Oil prices rose on Monday in choppy trading as the U.S. January crude futures contract neared expiration and as cold weather and expectations holiday driving will boost gasoline demand offered support, even as a stronger dollar and concerns about euro zone debt helped limit oil's gains.
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A shut pipeline in Nigeria amid more activity by militants and tensions on the Korean peninsula also helped support oil.
Amid year-end trading, investor caution was fueled by the continuing concerns about euro zone debt woes. The dollar index .DXY strengthened and the euro fell after ratings agency Moody's said it may cut the ratings on some Spanish banks.
A stronger dollar can pressure dollar-denominated oil prices as it raises the value of dollars paid to producers and raises oil prices in markets using other currencies.
The expiring U.S. January contract rose 28 cents to $88.30 a barrel at 12:46 p.m. EST (1746 GMT), trading between $87.26 and $88.75.
Crude prices reached a 26-month high of $90.76 on December 7.
U.S. crude for February delivery rose 20 cents to $88.80, having traded from $87.73 to $89.20.Monday's total U.S. crude futures trading volume was at 373,271 lots during the noon hour in New York.
ICE Brent crude for February rose 42 cents to $92.09 a barrel, also in choppy trading.
"The economic momentum is picking up as we end the year on the basis of reports we've seen so far," said Phil Flynn, an analyst at PFGBest Research in Chicago. "The dollar is strong on continuing concerns about the euro zone's fiscal troubles and that is limiting any gains made in oil prices."
A monthly Reuters oil price poll showed on Monday a jump in estimates for 2011. Analysts expect oil prices to average $86 a barrel next year, up almost $3 from last month's poll.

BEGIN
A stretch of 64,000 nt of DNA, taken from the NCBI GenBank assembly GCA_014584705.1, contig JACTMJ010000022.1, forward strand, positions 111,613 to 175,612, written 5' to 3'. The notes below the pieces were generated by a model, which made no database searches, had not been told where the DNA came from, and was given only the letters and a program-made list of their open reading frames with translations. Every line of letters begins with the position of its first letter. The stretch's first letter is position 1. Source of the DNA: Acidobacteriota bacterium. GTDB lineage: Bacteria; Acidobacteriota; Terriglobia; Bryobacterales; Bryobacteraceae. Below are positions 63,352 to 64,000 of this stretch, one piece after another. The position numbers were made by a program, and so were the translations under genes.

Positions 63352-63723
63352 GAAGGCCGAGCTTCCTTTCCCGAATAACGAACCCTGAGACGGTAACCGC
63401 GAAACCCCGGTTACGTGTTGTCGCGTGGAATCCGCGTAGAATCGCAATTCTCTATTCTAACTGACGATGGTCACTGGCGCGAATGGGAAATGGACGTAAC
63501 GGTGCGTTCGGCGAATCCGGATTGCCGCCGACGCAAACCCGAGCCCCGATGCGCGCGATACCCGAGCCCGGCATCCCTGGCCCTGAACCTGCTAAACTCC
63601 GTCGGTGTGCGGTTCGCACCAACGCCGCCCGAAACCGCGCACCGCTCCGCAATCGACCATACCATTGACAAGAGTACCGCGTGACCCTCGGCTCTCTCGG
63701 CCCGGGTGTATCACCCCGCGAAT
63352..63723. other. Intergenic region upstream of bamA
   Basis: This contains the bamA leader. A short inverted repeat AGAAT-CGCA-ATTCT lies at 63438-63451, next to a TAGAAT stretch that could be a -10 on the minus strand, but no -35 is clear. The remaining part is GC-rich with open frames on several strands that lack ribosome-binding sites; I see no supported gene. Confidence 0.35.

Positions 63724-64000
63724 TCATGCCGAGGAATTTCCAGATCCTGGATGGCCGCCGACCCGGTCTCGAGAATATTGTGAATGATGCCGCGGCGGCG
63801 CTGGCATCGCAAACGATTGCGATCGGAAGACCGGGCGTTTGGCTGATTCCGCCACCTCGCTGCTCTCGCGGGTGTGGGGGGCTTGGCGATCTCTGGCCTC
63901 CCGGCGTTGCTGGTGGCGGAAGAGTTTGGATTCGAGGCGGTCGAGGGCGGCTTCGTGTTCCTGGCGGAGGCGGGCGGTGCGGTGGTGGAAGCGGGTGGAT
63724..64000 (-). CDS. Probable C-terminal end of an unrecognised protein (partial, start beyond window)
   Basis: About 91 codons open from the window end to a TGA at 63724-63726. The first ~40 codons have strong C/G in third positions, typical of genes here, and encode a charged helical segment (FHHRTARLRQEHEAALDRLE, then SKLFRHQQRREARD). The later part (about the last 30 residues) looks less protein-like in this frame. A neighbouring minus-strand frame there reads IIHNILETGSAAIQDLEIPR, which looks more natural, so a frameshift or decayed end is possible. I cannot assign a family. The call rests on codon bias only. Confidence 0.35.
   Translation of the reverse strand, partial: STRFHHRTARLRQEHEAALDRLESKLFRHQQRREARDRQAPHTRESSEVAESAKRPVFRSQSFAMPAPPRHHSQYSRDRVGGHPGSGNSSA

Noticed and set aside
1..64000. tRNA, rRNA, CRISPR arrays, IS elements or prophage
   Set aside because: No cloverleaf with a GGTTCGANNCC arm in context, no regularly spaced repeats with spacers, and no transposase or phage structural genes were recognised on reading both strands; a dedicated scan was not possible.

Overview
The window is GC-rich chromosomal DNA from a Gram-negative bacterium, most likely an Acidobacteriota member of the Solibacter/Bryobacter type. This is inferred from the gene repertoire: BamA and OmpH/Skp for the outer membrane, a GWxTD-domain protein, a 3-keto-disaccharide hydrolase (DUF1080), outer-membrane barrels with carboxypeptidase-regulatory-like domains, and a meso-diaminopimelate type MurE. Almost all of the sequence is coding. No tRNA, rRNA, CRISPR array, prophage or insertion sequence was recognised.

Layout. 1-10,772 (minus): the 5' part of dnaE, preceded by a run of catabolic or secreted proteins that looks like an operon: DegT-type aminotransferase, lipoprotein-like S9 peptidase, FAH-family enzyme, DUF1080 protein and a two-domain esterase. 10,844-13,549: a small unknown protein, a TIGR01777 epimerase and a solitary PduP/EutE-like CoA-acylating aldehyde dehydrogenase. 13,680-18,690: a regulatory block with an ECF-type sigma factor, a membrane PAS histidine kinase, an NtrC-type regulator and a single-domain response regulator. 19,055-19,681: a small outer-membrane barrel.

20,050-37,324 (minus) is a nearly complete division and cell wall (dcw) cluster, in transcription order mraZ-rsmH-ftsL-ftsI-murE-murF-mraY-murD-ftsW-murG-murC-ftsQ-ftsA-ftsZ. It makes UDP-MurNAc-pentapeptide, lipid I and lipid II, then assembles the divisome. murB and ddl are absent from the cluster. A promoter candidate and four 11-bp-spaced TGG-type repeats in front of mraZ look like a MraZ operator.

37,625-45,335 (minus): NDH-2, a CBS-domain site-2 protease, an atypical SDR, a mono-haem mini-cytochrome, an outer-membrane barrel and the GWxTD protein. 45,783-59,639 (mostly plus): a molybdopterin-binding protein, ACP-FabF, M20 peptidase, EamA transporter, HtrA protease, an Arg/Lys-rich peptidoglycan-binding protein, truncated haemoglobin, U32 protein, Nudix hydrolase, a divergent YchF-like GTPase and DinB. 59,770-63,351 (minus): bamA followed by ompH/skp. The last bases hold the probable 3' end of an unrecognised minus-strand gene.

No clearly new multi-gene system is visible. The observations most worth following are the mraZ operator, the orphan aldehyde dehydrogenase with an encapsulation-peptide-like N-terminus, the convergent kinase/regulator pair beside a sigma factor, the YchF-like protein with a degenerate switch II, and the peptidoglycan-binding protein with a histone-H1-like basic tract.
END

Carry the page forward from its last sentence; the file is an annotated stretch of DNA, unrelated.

Capital flows into China slowed in November from a near record high in October, central bank data showed, which could reduce the need for an imminent tightening of monetary policy.
Commodities investors have eyed China's efforts to cool inflation because China has been the major source of demand growth.
"The global risks for the holidays are not small. The Koreans keep on provoking each other, there is still a risk of further tightening measures from China and Europe remains full of surprise with its peripheries and their bond yields," said Olivier Jakob of Petromatrix.
North Korea, China's neighbor, said it would not react to military drills by South Korea on Monday, despite an earlier threat to retaliate.
U.S.-based Chevron (NYSE:CVX) said on Monday it had suspended production from an oil pipeline in Nigeria's Delta state, although Royal Dutch Shell said it had ended a one-month force majeure in Nigeria after repairing a pipeline.
COLD WEATHER SUPPORTS
Snow and frigid temperatures caused disruption across northern Europe for a third day on Monday, stranding travelers, snarling traffic and shutting schools, and the bad weather is likely to continue through the week.
Temperatures in the U.S. Northeast, the nation's largest heating oil consuming region, were forecast to be near to below normal and, while U.S. heating demand this week was expected to be 2.1% below normal, heating oil demand was expected to be 4.6% above normal.But, less supportive to distillates, an index that tracks the tonnage hauled by U.S. trucks fell in November after two straight monthly gains, according a late-Friday report from the American Trucking Associations.
Investors will eye weekly oil inventory reports to see if U.S. gasoline stockpiles show signs of supply being moved into the tanks of retailers anticipating a demand boost from Christmas holiday travel.
U.S. oil inventory data from the American Petroleum Institute was due late Tuesday afternoon, with the government's report following on Wednesday morning.